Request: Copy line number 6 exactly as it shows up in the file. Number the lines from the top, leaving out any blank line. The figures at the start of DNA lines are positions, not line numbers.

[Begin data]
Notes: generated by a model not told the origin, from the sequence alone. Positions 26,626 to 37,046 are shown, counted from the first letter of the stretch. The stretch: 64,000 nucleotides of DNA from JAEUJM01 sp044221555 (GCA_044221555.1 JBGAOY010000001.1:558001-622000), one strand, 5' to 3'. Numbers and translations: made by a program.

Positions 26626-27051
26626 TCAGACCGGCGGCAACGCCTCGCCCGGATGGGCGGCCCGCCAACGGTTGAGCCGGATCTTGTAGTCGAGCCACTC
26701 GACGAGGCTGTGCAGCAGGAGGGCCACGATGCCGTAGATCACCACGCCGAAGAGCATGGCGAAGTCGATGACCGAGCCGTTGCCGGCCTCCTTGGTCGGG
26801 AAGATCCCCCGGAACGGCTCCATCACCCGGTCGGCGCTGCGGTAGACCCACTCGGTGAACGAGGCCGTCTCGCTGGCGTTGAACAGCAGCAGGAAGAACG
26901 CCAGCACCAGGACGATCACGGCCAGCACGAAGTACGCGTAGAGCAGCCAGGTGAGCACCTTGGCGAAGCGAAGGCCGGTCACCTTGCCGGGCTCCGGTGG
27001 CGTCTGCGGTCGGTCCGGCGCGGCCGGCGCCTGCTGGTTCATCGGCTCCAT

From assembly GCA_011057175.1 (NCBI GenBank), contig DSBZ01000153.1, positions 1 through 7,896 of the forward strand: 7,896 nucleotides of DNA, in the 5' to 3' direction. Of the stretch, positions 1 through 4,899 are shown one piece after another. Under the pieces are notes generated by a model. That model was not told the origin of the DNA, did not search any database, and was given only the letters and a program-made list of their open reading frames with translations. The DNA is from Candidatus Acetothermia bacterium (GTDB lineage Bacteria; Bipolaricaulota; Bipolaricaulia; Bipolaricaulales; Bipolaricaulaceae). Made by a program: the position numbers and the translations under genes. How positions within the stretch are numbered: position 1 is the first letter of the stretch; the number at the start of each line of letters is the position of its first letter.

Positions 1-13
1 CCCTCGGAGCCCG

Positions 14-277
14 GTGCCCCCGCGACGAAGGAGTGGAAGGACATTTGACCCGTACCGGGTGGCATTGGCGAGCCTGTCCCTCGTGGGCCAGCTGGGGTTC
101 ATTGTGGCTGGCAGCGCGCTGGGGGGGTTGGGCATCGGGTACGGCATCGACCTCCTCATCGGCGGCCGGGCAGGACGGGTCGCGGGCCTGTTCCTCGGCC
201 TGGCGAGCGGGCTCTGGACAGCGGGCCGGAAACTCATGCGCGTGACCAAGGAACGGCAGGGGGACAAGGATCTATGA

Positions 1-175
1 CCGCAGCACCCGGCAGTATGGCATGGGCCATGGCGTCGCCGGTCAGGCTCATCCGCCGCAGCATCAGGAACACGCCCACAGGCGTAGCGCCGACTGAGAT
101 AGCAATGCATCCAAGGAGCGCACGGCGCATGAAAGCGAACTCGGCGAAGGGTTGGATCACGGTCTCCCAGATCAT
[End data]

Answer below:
26901 CCAGCACCAGGACGATCACGGCCAGCACGAAGTACGCGTAGAGCAGCCAGGTGAGCACCTTGGCGAAGCGAAGGCCGGTCACCTTGCCGGGCTCCGGTGG